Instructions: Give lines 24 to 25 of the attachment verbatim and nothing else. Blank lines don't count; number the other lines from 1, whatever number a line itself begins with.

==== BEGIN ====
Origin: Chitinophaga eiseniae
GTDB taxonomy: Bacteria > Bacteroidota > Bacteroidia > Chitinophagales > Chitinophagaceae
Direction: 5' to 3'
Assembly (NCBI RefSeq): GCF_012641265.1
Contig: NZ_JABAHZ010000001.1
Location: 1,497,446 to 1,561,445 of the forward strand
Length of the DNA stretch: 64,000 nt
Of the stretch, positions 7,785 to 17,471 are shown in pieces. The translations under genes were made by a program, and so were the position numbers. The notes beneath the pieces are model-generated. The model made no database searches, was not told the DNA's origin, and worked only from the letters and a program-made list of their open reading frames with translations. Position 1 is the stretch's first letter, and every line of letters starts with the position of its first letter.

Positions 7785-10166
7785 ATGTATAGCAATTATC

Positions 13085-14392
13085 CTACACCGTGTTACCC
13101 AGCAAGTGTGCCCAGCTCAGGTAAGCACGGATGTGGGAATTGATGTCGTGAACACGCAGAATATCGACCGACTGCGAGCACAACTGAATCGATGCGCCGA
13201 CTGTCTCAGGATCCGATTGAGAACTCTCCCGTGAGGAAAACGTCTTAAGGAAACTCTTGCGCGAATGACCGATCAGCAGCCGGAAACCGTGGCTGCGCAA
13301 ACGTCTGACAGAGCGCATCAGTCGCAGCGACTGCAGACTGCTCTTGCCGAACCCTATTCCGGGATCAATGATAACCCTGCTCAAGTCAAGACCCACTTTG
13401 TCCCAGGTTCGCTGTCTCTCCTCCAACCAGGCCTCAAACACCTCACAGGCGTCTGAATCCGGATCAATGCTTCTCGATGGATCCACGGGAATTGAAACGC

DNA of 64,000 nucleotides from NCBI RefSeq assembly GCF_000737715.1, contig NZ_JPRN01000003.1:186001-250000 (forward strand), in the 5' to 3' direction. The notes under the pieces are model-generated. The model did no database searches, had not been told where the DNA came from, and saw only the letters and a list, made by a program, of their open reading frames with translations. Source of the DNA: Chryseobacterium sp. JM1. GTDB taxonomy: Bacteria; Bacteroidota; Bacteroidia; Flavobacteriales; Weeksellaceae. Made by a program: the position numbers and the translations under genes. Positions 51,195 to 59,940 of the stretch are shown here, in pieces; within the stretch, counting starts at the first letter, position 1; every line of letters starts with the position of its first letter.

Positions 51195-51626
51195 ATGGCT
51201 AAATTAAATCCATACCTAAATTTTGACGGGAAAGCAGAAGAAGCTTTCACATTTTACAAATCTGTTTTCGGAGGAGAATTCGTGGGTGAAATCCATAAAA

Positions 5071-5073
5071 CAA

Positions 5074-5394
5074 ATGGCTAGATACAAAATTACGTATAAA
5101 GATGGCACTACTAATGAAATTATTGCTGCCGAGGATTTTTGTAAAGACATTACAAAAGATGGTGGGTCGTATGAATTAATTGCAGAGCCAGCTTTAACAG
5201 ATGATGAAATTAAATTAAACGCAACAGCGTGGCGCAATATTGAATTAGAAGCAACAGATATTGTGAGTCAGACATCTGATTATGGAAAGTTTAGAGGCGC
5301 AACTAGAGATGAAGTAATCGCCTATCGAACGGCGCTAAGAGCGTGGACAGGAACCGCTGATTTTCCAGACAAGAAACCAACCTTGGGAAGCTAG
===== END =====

5074 ATGGCTAGATACAAAATTACGTATAAA
5101 GATGGCACTACTAATGAAATTATTGCTGCCGAGGATTTTTGTAAAGACATTACAAAAGATGGTGGGTCGTATGAATTAATTGCAGAGCCAGCTTTAACAG